I’ve been doing my best to take notes on as many films as I can, but for now I’ll just compile a list of those watched in the last fortnight…
- The 39 Steps (d. Hitchcock, 1935)
- Eyes Wide Shut (d. Kubrick, 1999)*
- OSS 117: Cairo Nest of Spies (d. Haznavicius, 2006)
- The Artist (d. Haznavicius, 2011)
- Fargo (d. Coen, 1996)
Planned viewing for the next seven days…
- Tora! Tora! Tora! (d. Fleischer et. al., 1970)
- L’Appartement (d. Mimouni, 1996)
- Manhattan (d. Allen, 1979)
* – Rewatch
I’ve been spending the odd hour or two mucking around with Bungie’s latest reasonably small indie game Destiny*. In a combined play time of about 4-5 hours I’ve managed to ascend to level 5 – hopefully this will increase with some more free time over the next couple of weeks.
Destiny, despite being a small indie offering, has garnered a great deal of critical attention, with gamers and critics alike being very quick to point out its shortcomings. From the lack of discernible story, to what story there is being full of gaping chasms, to problems with mechanics and the integration of RPG elements, to problems with its being a not-that-great shooter, people love taking potshots at small releases like this one.
In my small engagement with the game, I don’t really have a problem with it. My review of the game is a resounding slight shrug, but playing the game is a joy, and I’ll keep playing, and it’s hard to understand why. The game plays like a pared-back Halo, with the integration of some pared-back elements from Skyrim and Mass Effect, set in a gloriously detailed and rendered solar system that’s just damned fun to fly around.
The game markets itself as a sci-fi shooter with some RPG elements. And, lo and behold, the player is required to shoot things in a sci-fi environment in order to level up and choose some bonuses. Hardly groundbreaking, but I’m not sure what everyone was expecting from a low-budget, indie developer like Bungie.
* Irony. In point of fact, Destiny cost exactly US$72.3 bajillion to make over its 279-year-long development (No One, 2014).
The Federal Communications Minister, Malcolm Turnbull, has announced today that licences for community television will not be renewed in 2016. This means all community television stations will stop broadcasting at the end of next year. Continue reading →
“The right way to work on a film – to avoid too closed an interpretation – seems to me to be to watch it several times with no precise intentions… As in a police enquiry, one should not set up any hierarchies or look in any particular direction. One should not banish emotions and projections, but rather bring them to light, formulate and be aware of them, let them float.
“A film is a system, not of meanings, but of signifiers. We must go in search of these signifiers … and we can do this only by means of a non-intentional method; for in cinema, that art that fixes rhythms, substances, forms, figures and all kinds of other things onto a single support, the signifier can sit anywhere.”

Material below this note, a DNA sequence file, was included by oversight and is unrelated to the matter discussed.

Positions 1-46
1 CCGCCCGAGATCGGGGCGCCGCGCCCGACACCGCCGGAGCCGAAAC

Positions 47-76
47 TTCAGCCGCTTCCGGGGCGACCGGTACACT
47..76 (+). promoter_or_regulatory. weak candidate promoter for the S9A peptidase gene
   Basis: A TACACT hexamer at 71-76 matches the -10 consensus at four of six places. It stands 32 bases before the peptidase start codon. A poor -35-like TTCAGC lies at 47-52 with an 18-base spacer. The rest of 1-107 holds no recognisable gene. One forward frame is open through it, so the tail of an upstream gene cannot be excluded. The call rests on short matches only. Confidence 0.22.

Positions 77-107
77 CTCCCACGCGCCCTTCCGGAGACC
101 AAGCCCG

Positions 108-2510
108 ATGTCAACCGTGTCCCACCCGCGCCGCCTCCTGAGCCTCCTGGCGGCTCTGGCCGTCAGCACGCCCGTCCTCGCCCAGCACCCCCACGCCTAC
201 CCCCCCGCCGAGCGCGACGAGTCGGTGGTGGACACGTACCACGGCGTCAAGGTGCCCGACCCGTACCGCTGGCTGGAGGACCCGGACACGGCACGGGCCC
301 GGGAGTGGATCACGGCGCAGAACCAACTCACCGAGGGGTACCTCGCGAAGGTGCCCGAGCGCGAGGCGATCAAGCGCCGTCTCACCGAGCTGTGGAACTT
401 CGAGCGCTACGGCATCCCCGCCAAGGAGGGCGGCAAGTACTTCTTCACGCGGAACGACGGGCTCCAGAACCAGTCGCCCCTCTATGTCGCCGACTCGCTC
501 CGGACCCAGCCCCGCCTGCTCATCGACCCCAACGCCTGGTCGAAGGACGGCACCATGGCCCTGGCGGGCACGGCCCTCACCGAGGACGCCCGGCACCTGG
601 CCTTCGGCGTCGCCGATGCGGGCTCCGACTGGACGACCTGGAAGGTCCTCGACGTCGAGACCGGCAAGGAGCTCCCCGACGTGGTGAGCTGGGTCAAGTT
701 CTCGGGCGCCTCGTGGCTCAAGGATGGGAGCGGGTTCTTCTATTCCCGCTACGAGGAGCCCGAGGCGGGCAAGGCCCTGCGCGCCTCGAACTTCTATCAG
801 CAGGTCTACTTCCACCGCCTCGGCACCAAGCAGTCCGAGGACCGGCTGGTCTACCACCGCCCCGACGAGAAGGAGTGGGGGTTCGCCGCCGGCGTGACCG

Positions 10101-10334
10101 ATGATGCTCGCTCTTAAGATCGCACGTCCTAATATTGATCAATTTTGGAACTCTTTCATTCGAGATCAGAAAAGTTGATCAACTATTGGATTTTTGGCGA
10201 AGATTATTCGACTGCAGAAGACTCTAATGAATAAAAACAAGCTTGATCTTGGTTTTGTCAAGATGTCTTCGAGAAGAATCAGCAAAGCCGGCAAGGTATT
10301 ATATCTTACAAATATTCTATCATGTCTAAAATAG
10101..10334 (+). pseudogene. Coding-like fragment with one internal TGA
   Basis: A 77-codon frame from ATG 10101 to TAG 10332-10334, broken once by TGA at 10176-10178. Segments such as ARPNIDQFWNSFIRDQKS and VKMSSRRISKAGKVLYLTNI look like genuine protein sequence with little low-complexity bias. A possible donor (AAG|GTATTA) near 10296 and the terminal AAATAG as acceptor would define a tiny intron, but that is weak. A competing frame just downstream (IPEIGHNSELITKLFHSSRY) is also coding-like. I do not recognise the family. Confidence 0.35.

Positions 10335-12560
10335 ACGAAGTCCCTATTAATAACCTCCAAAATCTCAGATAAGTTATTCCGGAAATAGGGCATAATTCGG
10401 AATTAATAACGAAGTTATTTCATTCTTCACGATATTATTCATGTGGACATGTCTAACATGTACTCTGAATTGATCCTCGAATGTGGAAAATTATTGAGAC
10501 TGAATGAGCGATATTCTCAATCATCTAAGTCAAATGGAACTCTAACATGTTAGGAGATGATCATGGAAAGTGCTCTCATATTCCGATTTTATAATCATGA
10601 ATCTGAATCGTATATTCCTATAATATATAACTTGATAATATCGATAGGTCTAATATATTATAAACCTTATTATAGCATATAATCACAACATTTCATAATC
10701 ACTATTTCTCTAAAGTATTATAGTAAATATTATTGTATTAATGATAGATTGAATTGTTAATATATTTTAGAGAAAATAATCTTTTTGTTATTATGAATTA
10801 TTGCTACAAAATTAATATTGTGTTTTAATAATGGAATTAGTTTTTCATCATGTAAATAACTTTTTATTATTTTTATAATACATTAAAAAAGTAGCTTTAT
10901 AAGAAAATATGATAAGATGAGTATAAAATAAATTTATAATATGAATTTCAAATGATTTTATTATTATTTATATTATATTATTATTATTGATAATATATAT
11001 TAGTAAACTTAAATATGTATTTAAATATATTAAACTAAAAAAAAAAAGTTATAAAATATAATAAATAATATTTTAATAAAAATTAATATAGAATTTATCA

Chion, M. (2013). Eyes Wide Shut. London: British Film Institute, pp. 37-8.
I have a big soft spot — a cultured gooey centre, if you will — for French farces. Often romantic comedies, though also often full of slapstick and cases of mistaken identity, I’ll watch the lot.
Unfortunately, this habit is dependent on whatever French films period — let alone any from a specific genre — are imported to Australia (and adequately subtitled, etc.). To this end I’m incredibly reliant on the likes of Hopscotch and Madman.
Thankfully, Madman saw fit to include the charming little Parisian It Boy in its 2013 catalogue. This light, breezy, highly improbable comedy sees a 21-year-old become infatuated with a much older woman based on a bumpy plane ride. Perfectly reasonable.
Virginie Efira is delightful in the main role, with excellent support from the rumpled French Matt Smith aka Pierre Niney. The girl called this the French Devil Wears Prada, which I guess is kind of apt. Suitable acting, beautiful location, and perfectly-executed comedy cinematography. A solid and contented three stars. More of this, please, Mr. Madman.
The high-budget, visual-effects-laden Hollywood blockbuster film is among the most popular entertainments of the modern era. While viewing practices continue to change and evolve, the major studios still push out some twenty or thirty films each year with budgets exceeding US$10 million. The blockbuster film is often pushed to the boundaries of film studies as populist escapism. This paper seeks to position the blockbuster film as the ideal indicator of cinematic trends, demonstrating that these films are changing the very nature of narrative. Continue reading →
In the hopes of keeping things a bit more contained, and drawing in my various websites, presences and so on, I’ve set up this site. For those of you who haven’t encountered me before, I’m Dan, and I’m a writer, producer, and researcher from Sydney. My primary research focus is film studies, and I’m interested in the links between cinema and other media, particularly video games and literature. I’ve published on cinematic representations of D-Day and the changing nature of film narrative.
This site will be populated with a CV, publications list, filmography, and more, over the coming weeks.